The S.C. Legislature will determine the fate of Santee Cooper and plot the future for hundreds of thousands of electric customers by the middle of next year.
With education reform on the forefront, this year's spending plan focused heavily on students, teachers and schools.
"My babies. My babies. Oh god. I'm so sorry," Kyzer said, as the judge halted the trial and members of the jury exited the courtroom past her. "I miss my babies. I want my babies. I'm sorry. I'm so sorry."
"They are my babies. They should still be here," she screamed as she was pulled from the witness stand and shepherded out of the room.
South Carolina's utility regulators are taking a new tack with the state's power providers, clamping down on profit margins and halting plans to dramatically raise the monthly bills of tens of thousands of ratepayers.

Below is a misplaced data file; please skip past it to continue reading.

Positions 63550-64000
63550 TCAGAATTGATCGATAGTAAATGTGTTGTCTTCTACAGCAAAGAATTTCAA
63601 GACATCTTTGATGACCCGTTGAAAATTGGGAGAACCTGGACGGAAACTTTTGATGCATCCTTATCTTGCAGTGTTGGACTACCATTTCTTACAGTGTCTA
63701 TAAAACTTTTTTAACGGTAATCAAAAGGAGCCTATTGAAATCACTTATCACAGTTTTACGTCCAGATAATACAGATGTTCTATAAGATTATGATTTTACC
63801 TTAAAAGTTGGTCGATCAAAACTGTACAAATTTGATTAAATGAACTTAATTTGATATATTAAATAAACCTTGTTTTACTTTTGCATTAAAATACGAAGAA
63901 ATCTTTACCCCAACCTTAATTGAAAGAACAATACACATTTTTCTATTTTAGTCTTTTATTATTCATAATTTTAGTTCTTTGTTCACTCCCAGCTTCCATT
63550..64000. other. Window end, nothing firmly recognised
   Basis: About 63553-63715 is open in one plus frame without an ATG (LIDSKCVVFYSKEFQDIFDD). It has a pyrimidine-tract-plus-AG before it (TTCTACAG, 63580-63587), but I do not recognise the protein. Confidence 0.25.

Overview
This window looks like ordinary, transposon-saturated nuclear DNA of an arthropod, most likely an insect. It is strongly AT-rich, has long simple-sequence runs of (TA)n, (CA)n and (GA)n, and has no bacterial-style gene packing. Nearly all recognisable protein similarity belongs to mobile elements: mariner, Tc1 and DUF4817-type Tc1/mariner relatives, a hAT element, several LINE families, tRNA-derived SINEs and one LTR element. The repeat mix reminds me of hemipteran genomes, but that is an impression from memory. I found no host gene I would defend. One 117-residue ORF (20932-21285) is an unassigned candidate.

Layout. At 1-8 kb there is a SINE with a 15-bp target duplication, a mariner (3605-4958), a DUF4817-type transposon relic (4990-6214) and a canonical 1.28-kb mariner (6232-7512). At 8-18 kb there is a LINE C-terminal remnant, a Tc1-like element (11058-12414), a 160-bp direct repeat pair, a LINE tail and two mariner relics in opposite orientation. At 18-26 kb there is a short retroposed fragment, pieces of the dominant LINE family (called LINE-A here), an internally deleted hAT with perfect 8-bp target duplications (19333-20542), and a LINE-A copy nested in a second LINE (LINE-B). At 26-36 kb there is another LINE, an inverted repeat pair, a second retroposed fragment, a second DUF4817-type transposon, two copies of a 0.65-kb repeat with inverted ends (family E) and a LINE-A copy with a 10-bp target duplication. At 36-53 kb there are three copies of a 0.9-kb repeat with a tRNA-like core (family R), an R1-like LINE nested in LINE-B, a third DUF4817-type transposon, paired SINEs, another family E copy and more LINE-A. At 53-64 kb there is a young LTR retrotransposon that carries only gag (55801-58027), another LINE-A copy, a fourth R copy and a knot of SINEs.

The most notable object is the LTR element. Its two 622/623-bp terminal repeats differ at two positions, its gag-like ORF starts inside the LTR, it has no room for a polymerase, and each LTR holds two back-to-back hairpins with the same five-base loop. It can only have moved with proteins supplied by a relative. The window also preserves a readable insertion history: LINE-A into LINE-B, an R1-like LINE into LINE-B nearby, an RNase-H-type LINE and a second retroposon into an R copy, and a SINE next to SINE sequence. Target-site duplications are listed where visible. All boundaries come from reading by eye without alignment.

And the CEO of the state's biggest electric supplier isn't happy about the dramatic shift.
Last week, South Carolina's teachers created a sea of red outside the doors of the Statehouse, pressuring lawmakers to pass an education reform package this year. But on Wednesday, it was the state's turn to roll out the red carpet for them.
Teachers from South Carolina attended an annual dinner on Wednesday to celebrate some the state's best educators. The event came exactly a wee…
The Statehouse's final decision will determine where 179,000 Santee Cooper customers and the state's 20 electric cooperatives get their power.
Sen. Hugh Leatherman, R-Florence, is surrounded by other senators during a debate over Santee Cooper last month.
Regulators also took aim at the executive suite of Duke Energy. CEO Lynn Good netted more than $21.4 million in 2017.